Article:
4,800 B.C. restaurants could permanently close because of pandemic
VANCOUVER -- Hundreds of thousands of restaurant employees are out of work, and they may not have jobs to come back to when the COVID-19 crisis is over, because many restaurants are failing.
On April 2, Restaurants Canada said nearly one out of ten restaurants across the country had already permanently closed. The organization has told CTV News it expects a new survey next week will reveal one third of B.C.’s 14,500 restaurants won’t make it without some kind of intervention. That’s about 4,800 restaurants in B.C. alone.
“If we don’t have jobs for these employees to come back to, we’re going to have a systemic unemployment problem here in B.C,” said Mark von Schellwitz, Restaurants Canada’s vice-president of Western Canada.
A beloved nerd’s haven on Vancouver’s east side is one of the establishments that won’t make it. Storm Crow Tavern has now permanently closed its doors.
“(We’re) heartbroken, it’s awful,” said Jessica Langer, Storm Crow’s marketing officer.
Langer said about 40 to 50 people were employed by the tavern, which was marketed to self-described nerds, geeks and misfits.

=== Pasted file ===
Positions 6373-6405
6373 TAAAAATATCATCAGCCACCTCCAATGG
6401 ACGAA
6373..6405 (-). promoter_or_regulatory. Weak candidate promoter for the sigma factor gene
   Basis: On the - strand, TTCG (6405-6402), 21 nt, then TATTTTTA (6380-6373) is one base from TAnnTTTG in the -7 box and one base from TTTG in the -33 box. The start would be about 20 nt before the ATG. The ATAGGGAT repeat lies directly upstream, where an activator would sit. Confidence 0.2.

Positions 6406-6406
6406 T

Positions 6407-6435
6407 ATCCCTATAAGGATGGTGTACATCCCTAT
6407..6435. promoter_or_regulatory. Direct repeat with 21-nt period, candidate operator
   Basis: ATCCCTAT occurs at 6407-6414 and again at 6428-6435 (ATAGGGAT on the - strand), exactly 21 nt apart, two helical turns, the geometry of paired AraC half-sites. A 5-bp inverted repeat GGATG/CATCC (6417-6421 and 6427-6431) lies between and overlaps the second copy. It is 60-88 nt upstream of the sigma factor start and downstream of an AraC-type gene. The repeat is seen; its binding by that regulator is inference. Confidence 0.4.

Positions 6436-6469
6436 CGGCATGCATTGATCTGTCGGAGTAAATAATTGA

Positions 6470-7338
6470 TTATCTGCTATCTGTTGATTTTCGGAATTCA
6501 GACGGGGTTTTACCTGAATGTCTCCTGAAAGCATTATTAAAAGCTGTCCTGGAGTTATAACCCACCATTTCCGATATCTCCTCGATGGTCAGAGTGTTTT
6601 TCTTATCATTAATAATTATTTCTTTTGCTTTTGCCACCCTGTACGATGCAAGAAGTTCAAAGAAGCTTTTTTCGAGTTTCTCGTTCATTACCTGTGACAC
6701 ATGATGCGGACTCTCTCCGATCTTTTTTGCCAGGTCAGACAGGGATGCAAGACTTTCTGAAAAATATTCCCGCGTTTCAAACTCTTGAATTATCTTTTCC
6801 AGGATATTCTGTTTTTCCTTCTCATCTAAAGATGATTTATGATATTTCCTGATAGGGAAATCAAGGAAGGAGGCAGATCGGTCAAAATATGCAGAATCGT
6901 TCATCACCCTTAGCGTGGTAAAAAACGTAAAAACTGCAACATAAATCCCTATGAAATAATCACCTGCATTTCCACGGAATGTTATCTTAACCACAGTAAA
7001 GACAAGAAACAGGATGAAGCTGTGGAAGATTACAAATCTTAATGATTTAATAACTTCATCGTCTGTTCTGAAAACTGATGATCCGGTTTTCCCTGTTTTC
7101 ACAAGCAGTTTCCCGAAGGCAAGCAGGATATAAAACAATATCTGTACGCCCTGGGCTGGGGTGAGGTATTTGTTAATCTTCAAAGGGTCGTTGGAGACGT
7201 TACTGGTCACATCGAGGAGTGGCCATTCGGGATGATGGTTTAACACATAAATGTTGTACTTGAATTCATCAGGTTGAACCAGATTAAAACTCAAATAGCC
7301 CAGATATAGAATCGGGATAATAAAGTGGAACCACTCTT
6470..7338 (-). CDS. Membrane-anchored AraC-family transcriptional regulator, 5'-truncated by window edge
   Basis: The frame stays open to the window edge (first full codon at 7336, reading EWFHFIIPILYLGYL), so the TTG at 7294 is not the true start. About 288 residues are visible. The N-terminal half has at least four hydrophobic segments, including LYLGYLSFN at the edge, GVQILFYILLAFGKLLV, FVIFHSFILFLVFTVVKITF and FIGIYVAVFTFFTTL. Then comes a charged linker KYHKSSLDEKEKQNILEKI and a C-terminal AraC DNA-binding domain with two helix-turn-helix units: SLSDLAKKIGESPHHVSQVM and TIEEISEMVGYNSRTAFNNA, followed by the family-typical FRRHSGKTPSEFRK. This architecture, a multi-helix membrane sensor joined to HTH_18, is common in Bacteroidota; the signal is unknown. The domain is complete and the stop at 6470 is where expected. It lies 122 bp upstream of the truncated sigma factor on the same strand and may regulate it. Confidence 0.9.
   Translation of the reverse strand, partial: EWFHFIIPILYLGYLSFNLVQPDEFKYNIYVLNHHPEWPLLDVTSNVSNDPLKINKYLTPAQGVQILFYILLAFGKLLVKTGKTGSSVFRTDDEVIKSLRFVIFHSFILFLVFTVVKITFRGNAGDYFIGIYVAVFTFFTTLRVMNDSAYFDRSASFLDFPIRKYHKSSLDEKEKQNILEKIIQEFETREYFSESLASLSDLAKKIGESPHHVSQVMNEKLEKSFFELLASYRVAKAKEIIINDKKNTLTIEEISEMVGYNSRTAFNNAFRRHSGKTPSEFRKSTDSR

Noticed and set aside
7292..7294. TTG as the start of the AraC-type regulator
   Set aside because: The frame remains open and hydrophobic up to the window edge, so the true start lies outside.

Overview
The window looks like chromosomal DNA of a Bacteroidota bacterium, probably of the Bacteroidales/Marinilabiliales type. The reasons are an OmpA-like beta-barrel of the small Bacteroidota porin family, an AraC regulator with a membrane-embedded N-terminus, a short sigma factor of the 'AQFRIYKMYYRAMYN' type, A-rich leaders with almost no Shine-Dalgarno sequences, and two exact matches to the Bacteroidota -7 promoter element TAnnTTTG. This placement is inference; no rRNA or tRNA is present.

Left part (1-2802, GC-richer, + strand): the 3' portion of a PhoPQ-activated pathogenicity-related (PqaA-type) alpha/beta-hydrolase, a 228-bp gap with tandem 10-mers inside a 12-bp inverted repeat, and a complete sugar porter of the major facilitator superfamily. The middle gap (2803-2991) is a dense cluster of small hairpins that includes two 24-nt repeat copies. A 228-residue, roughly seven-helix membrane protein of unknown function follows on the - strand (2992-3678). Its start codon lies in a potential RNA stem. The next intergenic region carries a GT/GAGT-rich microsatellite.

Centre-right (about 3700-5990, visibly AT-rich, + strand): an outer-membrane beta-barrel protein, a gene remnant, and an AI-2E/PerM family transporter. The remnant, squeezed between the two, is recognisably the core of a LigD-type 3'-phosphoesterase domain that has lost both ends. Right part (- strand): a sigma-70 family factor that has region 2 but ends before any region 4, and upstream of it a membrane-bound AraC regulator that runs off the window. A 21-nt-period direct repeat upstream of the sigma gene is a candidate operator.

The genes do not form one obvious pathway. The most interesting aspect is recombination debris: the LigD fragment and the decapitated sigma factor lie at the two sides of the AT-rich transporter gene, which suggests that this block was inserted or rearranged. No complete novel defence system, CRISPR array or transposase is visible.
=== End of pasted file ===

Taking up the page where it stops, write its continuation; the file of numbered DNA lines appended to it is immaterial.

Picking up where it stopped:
Storm Crow Tavern opened on gritty Commercial Drive in 2012 and branded itself with geek and sci-fi memorabilia, all in the name of good fun.
“It’s a place where people like us nerds can go and know that we’re home. It’s sad to lose a home like that,” Langer added.
The company’s other two locations, Storm Crow Alehouse in Kitsilano and Storm Crow Manor in Toronto are hoping to survive on takeout.
Wednesday marked the first National Takeout Day to support those restaurants still trying to make a buck.
“1.2 million Canadians were directly employed by the restaurant industry. In recent weeks, over 800,000 of them have lost their jobs,” said Pay Chen, spokesperson for Canada Takeout.
“It’s too late for us. It’s too late for the tavern, but please, please, please, please support your local restaurants,” pleaded Langer.
While takeout can help keep a restaurant’s doors open, it’s not enough.
Restaurants Canada says owners operate on a small profit margin at the best of times – only 4.7 per cent.
“The biggest issue, talking to members, is a rent abatement program. We’ve had a number of proposals,” explained von Schellwitz.
One idea is to tie rent abatement to revenue by abating the rent by the same percentage as the amount of lost revenue. A third would be covered by the tenant by adding it on to the back end of the lease, a third covered by financial institutions and a third by government. Restaurants Canada says there have been encouraging signs from the prime minister that they’re working on something with the provinces.
Storm Crow Tavern’s lease for its Commercial Drive location was about to expire. Because of the small space, it made sense to close as even when restrictions ease up, the tight quarters would make it difficult to practice physical distancing.
“It sucks,” said Langer.